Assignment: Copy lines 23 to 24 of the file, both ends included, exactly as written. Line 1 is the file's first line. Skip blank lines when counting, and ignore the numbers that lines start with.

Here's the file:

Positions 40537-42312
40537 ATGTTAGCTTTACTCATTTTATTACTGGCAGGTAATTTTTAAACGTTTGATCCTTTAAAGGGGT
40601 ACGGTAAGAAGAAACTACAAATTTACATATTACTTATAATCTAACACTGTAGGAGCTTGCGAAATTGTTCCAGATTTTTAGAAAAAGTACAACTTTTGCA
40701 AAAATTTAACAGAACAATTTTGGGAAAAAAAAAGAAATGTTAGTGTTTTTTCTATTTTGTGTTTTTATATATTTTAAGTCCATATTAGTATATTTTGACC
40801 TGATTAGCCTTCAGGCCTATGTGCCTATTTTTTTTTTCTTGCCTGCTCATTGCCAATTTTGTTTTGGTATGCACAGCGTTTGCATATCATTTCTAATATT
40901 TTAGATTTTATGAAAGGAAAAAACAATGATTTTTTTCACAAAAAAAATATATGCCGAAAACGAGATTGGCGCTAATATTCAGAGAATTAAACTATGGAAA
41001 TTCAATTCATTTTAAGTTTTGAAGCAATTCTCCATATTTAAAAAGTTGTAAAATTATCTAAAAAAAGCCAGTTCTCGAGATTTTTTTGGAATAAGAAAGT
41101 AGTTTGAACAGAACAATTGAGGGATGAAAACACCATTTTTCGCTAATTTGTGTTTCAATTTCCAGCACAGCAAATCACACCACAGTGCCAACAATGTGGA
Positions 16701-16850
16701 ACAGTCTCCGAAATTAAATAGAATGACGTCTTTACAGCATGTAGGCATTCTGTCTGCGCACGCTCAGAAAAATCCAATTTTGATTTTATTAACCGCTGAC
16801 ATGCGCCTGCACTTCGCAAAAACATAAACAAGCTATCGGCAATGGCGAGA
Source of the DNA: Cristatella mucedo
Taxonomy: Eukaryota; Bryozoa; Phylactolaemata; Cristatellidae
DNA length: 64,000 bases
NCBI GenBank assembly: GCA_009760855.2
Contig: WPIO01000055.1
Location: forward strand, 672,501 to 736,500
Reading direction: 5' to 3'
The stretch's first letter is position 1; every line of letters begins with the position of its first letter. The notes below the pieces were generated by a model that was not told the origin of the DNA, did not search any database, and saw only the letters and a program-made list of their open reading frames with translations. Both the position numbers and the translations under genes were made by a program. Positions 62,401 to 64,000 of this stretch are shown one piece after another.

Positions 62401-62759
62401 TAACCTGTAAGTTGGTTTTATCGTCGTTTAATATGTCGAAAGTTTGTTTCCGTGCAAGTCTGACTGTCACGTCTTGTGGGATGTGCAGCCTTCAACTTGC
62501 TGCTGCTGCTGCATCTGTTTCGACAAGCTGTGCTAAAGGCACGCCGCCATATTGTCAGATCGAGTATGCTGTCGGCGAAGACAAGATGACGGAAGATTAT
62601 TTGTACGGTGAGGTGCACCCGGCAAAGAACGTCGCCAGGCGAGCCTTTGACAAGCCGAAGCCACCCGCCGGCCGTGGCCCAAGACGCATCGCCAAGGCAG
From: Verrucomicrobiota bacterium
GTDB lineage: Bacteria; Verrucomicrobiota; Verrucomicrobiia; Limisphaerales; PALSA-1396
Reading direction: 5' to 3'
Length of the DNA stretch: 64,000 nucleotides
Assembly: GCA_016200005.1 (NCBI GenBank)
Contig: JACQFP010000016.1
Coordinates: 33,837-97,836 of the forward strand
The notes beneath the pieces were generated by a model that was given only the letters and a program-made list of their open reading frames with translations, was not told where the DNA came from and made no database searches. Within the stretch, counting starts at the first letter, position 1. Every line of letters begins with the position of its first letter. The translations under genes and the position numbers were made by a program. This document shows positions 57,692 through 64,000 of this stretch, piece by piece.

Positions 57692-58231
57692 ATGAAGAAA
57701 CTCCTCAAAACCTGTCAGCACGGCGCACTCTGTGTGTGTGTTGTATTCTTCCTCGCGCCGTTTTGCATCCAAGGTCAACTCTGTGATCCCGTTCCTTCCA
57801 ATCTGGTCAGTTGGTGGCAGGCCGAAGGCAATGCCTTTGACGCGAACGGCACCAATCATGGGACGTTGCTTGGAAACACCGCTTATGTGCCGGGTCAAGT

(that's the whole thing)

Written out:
62601 TTGTACGGTGAGGTGCACCCGGCAAAGAACGTCGCCAGGCGAGCCTTTGACAAGCCGAAGCCACCCGCCGGCCGTGGCCCAAGACGCATCGCCAAGGCAG
From: Verrucomicrobiota bacterium